There is a Baptist chapel, in West street, with 200 sittings.
The Congregational chapel, in West street, erected in 1864, on the site of a former chapel, dating from 1690, is a building in the Gothic style, and has 450 sittings.
The Wesleyan chapel, built in 1842, and re-seated in 1866, at a cost of £300, has 230 sittings.
Directories & Gazetteers
We have transcribed the entry for Oundle from the following:
- Samuel Lewis' A Topographical Dictionary of England, 1848 (Oundle (St. Peter))
- Kelly's Directory of Bedfordshire, Huntingdonshire, and Northamptonshire, 1914
Land and Property
The Return of Owners of Land in 1873 for Northamptonshire is available to browse.
Online maps of Oundle are available from a number of sites:
- Bing (Current Ordnance Survey maps).
- Google Streetview.
- National Library of Scotland. (Old maps)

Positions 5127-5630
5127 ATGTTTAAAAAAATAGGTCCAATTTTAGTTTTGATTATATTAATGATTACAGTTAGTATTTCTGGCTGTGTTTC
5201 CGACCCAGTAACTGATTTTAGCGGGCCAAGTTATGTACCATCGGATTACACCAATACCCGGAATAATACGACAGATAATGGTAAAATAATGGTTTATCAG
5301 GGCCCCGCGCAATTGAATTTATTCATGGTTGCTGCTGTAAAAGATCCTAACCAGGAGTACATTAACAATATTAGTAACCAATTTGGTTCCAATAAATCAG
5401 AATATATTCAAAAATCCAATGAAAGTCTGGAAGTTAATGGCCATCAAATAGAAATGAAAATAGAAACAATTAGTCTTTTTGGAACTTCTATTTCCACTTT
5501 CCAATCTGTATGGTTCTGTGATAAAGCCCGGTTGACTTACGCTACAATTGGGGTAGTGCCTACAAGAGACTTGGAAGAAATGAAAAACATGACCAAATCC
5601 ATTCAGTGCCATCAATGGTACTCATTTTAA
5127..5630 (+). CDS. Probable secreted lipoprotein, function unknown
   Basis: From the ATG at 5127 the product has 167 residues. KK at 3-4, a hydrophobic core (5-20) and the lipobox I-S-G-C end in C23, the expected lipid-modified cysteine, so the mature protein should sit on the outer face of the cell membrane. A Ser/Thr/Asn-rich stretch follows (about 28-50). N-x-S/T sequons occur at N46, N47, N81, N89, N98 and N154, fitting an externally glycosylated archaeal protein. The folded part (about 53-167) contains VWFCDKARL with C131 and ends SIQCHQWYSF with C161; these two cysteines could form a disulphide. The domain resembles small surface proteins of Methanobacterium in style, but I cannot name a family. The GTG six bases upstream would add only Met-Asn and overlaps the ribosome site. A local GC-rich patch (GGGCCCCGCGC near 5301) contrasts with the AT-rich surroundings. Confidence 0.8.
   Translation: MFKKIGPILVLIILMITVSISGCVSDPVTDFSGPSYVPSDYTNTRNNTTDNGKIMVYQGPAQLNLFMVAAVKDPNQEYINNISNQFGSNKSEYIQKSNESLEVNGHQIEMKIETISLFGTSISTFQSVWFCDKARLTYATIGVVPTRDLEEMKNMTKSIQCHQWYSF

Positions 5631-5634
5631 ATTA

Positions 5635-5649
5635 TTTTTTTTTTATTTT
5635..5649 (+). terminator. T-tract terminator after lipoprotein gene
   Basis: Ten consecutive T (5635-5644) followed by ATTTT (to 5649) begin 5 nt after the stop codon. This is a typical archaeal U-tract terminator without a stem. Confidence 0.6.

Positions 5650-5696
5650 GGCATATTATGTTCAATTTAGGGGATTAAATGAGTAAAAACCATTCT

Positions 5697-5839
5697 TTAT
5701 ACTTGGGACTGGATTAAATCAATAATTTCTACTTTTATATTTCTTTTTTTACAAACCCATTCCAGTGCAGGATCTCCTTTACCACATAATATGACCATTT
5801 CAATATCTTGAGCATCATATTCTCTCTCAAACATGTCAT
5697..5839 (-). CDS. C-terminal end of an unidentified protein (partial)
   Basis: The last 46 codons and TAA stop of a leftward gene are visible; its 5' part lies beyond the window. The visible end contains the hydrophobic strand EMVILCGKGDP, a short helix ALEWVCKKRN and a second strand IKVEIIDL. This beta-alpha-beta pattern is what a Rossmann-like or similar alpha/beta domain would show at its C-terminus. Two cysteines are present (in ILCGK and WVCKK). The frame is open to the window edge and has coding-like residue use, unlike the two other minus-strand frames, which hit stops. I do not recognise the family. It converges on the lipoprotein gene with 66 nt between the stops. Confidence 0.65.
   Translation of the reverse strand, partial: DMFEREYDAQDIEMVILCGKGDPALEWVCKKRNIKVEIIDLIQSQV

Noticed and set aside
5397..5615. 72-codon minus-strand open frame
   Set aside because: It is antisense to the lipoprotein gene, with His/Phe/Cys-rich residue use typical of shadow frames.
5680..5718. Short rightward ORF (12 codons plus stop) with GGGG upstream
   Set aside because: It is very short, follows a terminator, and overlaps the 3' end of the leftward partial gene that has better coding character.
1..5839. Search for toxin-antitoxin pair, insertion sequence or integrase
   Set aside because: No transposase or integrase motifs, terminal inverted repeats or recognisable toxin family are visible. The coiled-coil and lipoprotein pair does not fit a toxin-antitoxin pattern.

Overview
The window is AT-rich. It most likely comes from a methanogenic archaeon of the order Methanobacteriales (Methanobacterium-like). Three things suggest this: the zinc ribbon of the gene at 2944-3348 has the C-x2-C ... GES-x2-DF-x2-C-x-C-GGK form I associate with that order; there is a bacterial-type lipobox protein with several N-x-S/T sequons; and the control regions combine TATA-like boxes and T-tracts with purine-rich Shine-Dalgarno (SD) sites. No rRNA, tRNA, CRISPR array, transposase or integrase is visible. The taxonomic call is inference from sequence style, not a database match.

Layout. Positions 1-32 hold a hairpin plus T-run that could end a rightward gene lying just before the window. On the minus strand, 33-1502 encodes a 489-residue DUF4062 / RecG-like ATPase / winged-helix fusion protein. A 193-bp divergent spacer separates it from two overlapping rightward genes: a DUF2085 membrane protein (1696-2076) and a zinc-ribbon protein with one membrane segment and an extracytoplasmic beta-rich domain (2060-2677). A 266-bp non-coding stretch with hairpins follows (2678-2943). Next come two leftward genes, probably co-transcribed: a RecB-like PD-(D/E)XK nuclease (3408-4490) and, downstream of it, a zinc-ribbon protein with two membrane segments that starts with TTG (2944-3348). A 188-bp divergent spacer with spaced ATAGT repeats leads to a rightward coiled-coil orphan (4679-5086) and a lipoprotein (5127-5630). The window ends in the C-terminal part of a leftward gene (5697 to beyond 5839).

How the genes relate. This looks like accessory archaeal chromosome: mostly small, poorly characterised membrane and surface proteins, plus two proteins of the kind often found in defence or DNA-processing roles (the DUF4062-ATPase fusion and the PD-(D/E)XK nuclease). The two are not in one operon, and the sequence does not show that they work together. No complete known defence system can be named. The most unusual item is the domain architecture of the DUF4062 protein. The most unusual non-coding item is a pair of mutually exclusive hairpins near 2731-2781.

- old-maps.co.uk (Old Ordnance Survey maps to buy).
- Streetmap.co.uk (Current Ordnance Survey maps).
- A Vision of Britain through Time. (Old maps)
Newspapers and Periodicals
The British Newspaper Archive have fully searchable digitised copies of the following Northamptonshire papers online:
Oundle was the head of a Poor Law Union, which comprises the following parishes in 1914:- (In Northamptonshire), Apethorpe, Armston, Ashton, Barnwell All Saints, Barnwell St. Andrew. Benefield, Blatherwycke, Bulwick, Cotterstock, Deene, Deenethorpe, Fotheringhay, Glapthorn, Hemington, King's Cliffe, Lilford-cum-Wigsthorpe, Luddington-in-the-Brook, Lutton, Nassington, Oundle, Pilton, Polebrook, Southwick, Stoke Doyle, Tansor, Thorpe Achurch, Thurning, Wadenhoe, Warmington, Wood Newton & Yarwell; and (in Huntingdonshire) Elton, Great Gidding, Little Gidding & Winwick.
The population of the union in 1911 was 10,93,6, viz.:-Northants, 9,796; Hunts, 1,140; area 69,516 acres, viz.:-Northants, 60,905; Hunts, 8,611; rateable value in March, 1914, £79,033, viz.:Northants, £72,168; Hunts, £7,165